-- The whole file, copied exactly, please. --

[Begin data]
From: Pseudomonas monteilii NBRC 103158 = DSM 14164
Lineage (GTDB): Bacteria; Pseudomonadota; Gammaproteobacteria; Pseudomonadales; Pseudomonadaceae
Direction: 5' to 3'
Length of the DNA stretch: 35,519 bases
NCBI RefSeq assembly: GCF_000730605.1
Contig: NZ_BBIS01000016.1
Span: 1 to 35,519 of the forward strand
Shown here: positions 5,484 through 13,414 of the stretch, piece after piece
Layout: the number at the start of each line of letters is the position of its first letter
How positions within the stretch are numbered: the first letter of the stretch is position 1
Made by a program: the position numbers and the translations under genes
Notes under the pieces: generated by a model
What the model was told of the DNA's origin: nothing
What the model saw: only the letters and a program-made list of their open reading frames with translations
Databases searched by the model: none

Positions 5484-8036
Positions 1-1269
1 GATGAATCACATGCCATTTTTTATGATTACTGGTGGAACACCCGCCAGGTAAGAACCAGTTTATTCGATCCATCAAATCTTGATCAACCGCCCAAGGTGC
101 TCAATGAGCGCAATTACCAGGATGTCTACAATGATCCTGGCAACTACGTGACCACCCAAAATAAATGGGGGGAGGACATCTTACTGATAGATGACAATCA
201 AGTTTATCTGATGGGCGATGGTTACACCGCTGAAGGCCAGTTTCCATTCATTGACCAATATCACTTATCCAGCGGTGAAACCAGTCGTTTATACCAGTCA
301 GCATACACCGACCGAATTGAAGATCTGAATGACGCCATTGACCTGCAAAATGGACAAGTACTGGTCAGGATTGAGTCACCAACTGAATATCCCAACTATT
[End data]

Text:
From: Pseudomonas monteilii NBRC 103158 = DSM 14164
Lineage (GTDB): Bacteria; Pseudomonadota; Gammaproteobacteria; Pseudomonadales; Pseudomonadaceae
Direction: 5' to 3'
Length of the DNA stretch: 35,519 bases
NCBI RefSeq assembly: GCF_000730605.1
Contig: NZ_BBIS01000016.1
Span: 1 to 35,519 of the forward strand
Shown here: positions 5,484 through 13,414 of the stretch, piece after piece
Layout: the number at the start of each line of letters is the position of its first letter
How positions within the stretch are numbered: the first letter of the stretch is position 1
Made by a program: the position numbers and the translations under genes
Notes under the pieces: generated by a model
What the model was told of the DNA's origin: nothing
What the model saw: only the letters and a program-made list of their open reading frames with translations
Databases searched by the model: none

Positions 5484-8036
Positions 1-1269
1 GATGAATCACATGCCATTTTTTATGATTACTGGTGGAACACCCGCCAGGTAAGAACCAGTTTATTCGATCCATCAAATCTTGATCAACCGCCCAAGGTGC
101 TCAATGAGCGCAATTACCAGGATGTCTACAATGATCCTGGCAACTACGTGACCACCCAAAATAAATGGGGGGAGGACATCTTACTGATAGATGACAATCA
201 AGTTTATCTGATGGGCGATGGTTACACCGCTGAAGGCCAGTTTCCATTCATTGACCAATATCACTTATCCAGCGGTGAAACCAGTCGTTTATACCAGTCA
301 GCATACACCGACCGAATTGAAGATCTGAATGACGCCATTGACCTGCAAAATGGACAAGTACTGGTCAGGATTGAGTCACCAACTGAATATCCCAACTATT